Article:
PHILADELPHIA — Can teamwork trump talent? The Nets are going to find out.
Brooklyn’s first-round playoff series has started in earnest now that they’ve stolen a road game. The chess match begins as they prepare for the adjustments the 76ers are sure to make for Monday’s Game 2.
“It’s fun. It’s so different than regular season, where you’ve really got time to prepare. You spend more time with your staff, which is cool,” Kenny Atkinson said. “We can make some changes, too. We’re not thinking, ‘OK, we won, let’s stay 100 percent with what we did.’ We have to be ahead of the game and figure what we can do better.”
What they will have to do is at least slow Jimmy Butler (who had 36 points in Game 1), avoid foul trouble and brace for even more physicality.
“This is what it’s about. You can’t show up to work scared. Teams will see that and be all over it,” D’Angelo Russell said. “Obviously they’re going to switch up things and come with different looks. … It’s what makes the game so fun. They may switch it up, they may not. We want to have that same aggression.”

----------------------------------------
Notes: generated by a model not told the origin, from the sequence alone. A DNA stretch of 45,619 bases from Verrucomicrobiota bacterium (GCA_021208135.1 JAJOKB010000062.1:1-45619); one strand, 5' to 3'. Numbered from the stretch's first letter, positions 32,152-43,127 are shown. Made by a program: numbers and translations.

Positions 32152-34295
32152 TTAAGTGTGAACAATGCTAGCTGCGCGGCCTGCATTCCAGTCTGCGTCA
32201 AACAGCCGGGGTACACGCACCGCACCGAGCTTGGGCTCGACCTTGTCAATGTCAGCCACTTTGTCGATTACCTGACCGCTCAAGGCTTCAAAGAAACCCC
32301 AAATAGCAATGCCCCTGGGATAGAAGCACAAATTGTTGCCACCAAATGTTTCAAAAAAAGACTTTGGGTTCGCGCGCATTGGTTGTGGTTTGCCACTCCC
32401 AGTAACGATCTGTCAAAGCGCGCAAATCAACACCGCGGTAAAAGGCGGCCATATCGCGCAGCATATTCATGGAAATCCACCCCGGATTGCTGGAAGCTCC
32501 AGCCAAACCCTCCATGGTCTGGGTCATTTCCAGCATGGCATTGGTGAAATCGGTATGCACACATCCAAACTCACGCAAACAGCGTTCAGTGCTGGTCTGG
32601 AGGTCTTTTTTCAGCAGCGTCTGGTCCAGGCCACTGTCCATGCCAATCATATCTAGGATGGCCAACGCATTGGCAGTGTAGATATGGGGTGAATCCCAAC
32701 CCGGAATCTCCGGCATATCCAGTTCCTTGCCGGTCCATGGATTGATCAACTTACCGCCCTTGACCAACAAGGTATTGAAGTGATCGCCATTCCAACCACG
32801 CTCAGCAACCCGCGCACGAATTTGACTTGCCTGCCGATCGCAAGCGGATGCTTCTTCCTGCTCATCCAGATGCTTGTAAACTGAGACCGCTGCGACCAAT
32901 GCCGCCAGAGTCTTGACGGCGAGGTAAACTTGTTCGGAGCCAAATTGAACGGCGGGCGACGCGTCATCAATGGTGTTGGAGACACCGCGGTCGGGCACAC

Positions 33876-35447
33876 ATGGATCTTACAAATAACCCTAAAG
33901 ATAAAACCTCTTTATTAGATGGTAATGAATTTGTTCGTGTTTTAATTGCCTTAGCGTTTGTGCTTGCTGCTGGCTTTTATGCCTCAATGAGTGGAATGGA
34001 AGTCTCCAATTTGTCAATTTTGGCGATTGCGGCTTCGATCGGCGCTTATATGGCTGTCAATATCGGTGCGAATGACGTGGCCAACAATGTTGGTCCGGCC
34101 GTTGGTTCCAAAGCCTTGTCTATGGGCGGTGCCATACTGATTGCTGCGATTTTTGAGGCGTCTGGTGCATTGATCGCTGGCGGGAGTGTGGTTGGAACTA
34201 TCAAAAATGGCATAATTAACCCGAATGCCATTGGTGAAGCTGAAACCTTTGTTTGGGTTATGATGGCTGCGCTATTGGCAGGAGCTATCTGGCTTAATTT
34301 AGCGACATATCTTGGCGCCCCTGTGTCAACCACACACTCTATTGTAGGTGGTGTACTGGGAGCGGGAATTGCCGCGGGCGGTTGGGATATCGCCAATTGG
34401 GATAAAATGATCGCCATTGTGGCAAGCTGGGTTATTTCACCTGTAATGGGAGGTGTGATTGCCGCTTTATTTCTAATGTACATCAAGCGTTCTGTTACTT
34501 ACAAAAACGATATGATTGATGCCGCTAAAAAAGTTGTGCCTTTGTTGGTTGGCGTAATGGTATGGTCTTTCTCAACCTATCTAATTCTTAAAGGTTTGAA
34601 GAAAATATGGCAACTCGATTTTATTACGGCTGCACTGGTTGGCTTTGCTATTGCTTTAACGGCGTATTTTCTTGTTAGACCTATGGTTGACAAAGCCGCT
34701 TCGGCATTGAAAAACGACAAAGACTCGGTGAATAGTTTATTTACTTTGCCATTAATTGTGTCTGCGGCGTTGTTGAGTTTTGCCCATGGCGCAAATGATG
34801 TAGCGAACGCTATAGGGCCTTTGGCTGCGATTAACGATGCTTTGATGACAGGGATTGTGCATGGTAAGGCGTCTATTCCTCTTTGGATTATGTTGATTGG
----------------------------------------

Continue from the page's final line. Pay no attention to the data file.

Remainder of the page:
From a macro sense, the Nets’ hope to limit two of the 76ers’ four perimeter players. That’ll include attacking JJ Redick on defense with their troika of guards (Russell, Caris LeVert and Spencer Dinwiddie) to make him work, then keep Ben Simmons out of transition and in the halfcourt.
“What you do with those four guys is try to make it tough for two of them,” Jared Dudley said. “[For] JJ that was getting him in foul trouble. For us that has to be a game plan all series, because he has to play so he has to [defend] pick-and-rolls.
“Simmons is the key because in transition he’s hard to guard. In the halfcourt we’ve had success with him. So can we limit him in transition and keep him more on the outside? We’ll see how it goes. They’ll make an adjustment and we’ll have to keep adjusting on the fly.”
The Nets are banking on their chemistry making it easier for them to adjust on the fly than a 76ers starting five that logged just 161 minutes together coming into the playoffs, none since their last March 28 meeting.
“There’s no way they’re going to have the same chemistry as us. We’re trying to use that to our advantage,” Dudley said. “Even though they may be more talented, more All-Stars, who gets the ball when they need a basket?
“If stuff’s breaking down, you see Jimmy running to the ball, [Joel] Embiid wants to post up, Ben Simmons is trying to find his spots if he’s not in transition. We’re trying to take away these 1-on-1 situations and make them have to pass two or three times. This is a team that doesn’t want to do that. … If we can limit what they want to do with help defense, we like our chances.”